NYSFOLA helps us have a stronger voice than ever before to protect our lakes

NYSFOLA has been a statewide voice for lakes since 1983, and remain committed to continuing to serve that function going forward.

NYSFOLA 2017 Plan:

  • Enhance CSLAP

    Enhance CSLAP by eliminating the rotation system and providing more opportunity for aquatic invasive species surveys, data interpretation, and communication with volunteers.  We continue to support DEC in the effort to detect, sample, and alert our members about Harmful Algal Blooms.

  • Upgrade the NYSFOLA Annual Conference

    Upgrade the NYSFOLA Annual Conference.  We are working on a new format this year.  We have moved the banquet to Friday night to increase attendance and will end the conference on Saturday afternoon to reduce costs and allow people to head home earlier.  We hope that the new format will also allow us to look for other venues around the state to increase participation by new members.

  • Support the Oneonta Foundation

    Continue to support the Oneonta Foundation to fund graduate students in their efforts to prepare lake management plans for lakes across the state.  They have provided valuable assistance to many of our members, and they are the future of lake management.

  • Develop Better Support Materials for Members

    Develop better materials on how to form and manage lake associations, fundraising activities, membership recruitment, etc.  In short, we need to do even more for our member lake associations!

  • Address Members' Concerns

    Continue to answer your questions and concerns even as more time constraints are put on our part-time manager, Nancy Mueller who is also charged with running the day-to-day CSLAP needs.  She continues to be the day-to-day voice of NYSFOLA and provides immeasurable service to lake advocates around the state.

  • Participate in Regional Activities and Be The Voice for NY Lakes

    Participate in regional activities and “be the voice for NY lakes” by having a greater statewide presence.  Increasingly, NYSFOLA is being asked to enter in collaborative projects with colleges, regional lake groups, and the PRISM activities.  This raises our profile and makes our “voice” louder than ever.

  • Influence Elected Officials to Protect Water Resources

    Continue to impress upon elected officials the need to protect water resources.  Continue dialogue with regulatory agencies about the need to prepare and implement thoughtful regulations and permit requirements.

Learn more at  www.nysfola.org.

 

2016 Summer Recap

With Summer over and most of the boats on Sodus Bay put away, it is a good time to look back and review 3 of the events initiated by Save Our Sodus that got the most traction in the Sodus Bay fans’ community.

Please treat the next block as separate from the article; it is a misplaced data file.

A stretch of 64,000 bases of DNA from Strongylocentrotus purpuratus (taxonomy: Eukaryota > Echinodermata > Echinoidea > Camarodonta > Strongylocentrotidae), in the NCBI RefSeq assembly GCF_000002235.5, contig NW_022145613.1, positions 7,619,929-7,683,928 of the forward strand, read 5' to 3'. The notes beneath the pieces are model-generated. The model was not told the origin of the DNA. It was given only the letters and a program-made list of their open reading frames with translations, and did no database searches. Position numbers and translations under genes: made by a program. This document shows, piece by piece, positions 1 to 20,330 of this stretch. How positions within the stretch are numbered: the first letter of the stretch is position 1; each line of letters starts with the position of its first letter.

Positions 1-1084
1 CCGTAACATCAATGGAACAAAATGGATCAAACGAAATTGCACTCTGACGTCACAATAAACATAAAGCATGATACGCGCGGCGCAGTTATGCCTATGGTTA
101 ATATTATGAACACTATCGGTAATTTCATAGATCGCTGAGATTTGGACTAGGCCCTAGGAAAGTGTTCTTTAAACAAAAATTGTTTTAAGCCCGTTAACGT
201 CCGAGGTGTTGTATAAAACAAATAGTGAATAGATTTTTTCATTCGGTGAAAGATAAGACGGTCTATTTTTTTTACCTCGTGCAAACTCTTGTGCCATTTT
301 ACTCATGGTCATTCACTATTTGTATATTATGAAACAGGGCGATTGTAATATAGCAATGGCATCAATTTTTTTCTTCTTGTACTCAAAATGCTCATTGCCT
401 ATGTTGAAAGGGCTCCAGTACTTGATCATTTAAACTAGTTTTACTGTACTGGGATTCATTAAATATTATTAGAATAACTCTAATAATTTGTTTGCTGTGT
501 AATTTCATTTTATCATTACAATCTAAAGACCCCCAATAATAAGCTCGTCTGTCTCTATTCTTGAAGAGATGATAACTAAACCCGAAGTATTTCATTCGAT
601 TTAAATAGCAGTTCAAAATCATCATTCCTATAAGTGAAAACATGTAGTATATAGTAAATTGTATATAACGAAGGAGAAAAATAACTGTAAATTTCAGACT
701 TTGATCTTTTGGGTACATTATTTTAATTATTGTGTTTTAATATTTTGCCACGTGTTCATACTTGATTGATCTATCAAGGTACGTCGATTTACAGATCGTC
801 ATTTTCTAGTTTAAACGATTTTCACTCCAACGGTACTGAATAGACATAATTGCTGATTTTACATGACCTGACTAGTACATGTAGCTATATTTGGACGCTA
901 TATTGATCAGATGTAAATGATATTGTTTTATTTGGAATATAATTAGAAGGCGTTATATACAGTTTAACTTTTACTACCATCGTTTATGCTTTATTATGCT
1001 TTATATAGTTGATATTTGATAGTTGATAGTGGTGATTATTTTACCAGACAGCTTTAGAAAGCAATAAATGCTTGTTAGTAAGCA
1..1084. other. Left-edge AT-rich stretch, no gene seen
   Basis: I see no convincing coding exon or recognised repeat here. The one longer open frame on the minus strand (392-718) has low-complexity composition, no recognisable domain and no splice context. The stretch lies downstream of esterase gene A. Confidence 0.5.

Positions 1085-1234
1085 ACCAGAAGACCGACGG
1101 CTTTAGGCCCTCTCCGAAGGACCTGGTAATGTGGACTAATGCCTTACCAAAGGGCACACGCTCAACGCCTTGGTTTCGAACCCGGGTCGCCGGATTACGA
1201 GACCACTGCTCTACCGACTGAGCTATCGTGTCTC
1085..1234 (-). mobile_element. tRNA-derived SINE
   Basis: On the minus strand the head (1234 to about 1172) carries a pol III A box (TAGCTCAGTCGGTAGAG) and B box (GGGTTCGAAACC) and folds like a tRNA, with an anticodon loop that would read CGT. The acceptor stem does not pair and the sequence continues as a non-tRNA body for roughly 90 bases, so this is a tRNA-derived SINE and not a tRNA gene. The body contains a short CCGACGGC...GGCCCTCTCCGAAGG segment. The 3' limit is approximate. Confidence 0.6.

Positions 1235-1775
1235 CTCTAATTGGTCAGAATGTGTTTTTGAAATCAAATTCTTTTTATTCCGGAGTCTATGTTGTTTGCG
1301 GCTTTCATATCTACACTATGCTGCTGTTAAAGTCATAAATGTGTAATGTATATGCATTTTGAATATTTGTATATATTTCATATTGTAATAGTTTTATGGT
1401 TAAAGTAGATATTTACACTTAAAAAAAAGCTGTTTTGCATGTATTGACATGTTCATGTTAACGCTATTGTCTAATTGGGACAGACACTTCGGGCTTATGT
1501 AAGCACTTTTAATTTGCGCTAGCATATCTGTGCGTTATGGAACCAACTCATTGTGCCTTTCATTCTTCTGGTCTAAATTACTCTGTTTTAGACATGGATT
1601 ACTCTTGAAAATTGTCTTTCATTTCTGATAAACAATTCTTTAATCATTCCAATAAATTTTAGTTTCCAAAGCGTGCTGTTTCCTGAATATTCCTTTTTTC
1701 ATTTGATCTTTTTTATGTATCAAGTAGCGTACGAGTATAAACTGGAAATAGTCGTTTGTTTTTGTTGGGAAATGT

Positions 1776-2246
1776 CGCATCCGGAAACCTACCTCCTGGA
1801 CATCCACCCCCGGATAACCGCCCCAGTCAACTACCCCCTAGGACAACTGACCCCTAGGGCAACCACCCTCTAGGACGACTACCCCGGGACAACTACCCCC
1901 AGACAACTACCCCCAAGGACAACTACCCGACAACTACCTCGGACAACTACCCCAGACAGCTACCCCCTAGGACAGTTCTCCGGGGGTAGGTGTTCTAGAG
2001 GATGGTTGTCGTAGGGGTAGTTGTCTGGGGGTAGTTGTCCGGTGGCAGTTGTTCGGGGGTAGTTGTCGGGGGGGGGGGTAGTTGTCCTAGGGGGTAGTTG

EAST BREAK-WALL

"The good news is...

…the task (of starting a repair project on the Break Wall) appears to be getting off the ground which will help ensure that great Sodus Bay remains a Bay, and does not merge with Lake Ontario.”

Dave McDowell, President, Save Our Sodus

The break-wall videos that we made in the spring were viewed JUST ON FACEBOOK by nearly 12,000 people. In addition to building awareness about the poor state of the break-wall, we wrote follow-up letters and made phone calls to various agencies but particularly the Army Corps of Engineers. As a result, a Sodus Bay break-wall project has been placed on the ACE 2018 budget request. The request will be reviewed with the public in February, when they unveil their 2018 budget request to Congress.

From what I understand this will begin the process of planning the best way to repair the break-wall, so we will see some engineering designs and this process could take two or three years from what we’ve been told. It’s unlikely that we will see any shovel in the ground for four to five years. The good news is the task appears to be getting off the ground which will help ensure that great Sodus Bay remains a Bay, and does not merge with Lake Ontario.

WATER CHESTNUTS PULLS

We sponsored primarily one but really a couple of Chestnut pulls throughout the summer.

Several tons of water chestnut were pulled from Sodus Bay. 

Sodus Bay Improvement Association, an east side organization pulled chestnuts from Clark Creek. During three days of the chestnut pull 36 Volunteers in various boats and even a paddle board(!) did a great job of cleaning up areas prone to water chestnut growth – First and Second Creeks, Clark creek and others.

SODUS BAY WATER QUALITY WORK PARTY and EXPO

a.k.a. BEACH CLEANUP AND CELEBRATION

Last summer Sodus Bay and its fans were spared toxic blue-green algae blooms in spite of the relatively hot weather that usually brings toxic blooms. That was the initial reason to have a Celebration. We’ve all done our part – and could learn what else we can do to keep the water in our bay clean. Beach cleanup days are being held across the country to engage communities in cleaning beaches at the end of the beach season.

During the 2015 New York State Beach Cleanup 7,723 volunteers  in 26 counties removed 125,554 pounds of debris along 250.21 miles of shoreline.

In 2016 SOS decided to join this worthy movement.

On September 17th we held a SODUS BAY WATER QUALITY WORK PARTY and EXPO in conjunction with 31st Annual New York State Beach Cleanup.

84 volunteers showed up around 8-30 a.m. on a rainy Saturday morning, including many scouts and school kids.

They cleaned the public beach in Sodus Point, the areas along Wickham Boulevard, and the Margaretta Road boat launch, and several other areas within the village of Sodus Point.  Crescent Beach was also cleaned up.

A few barrels, tires, lots of plastic bags, beverage bottles and cans, cigarette butts, food wrappers, candy wrappers, straws and bottle caps were collected.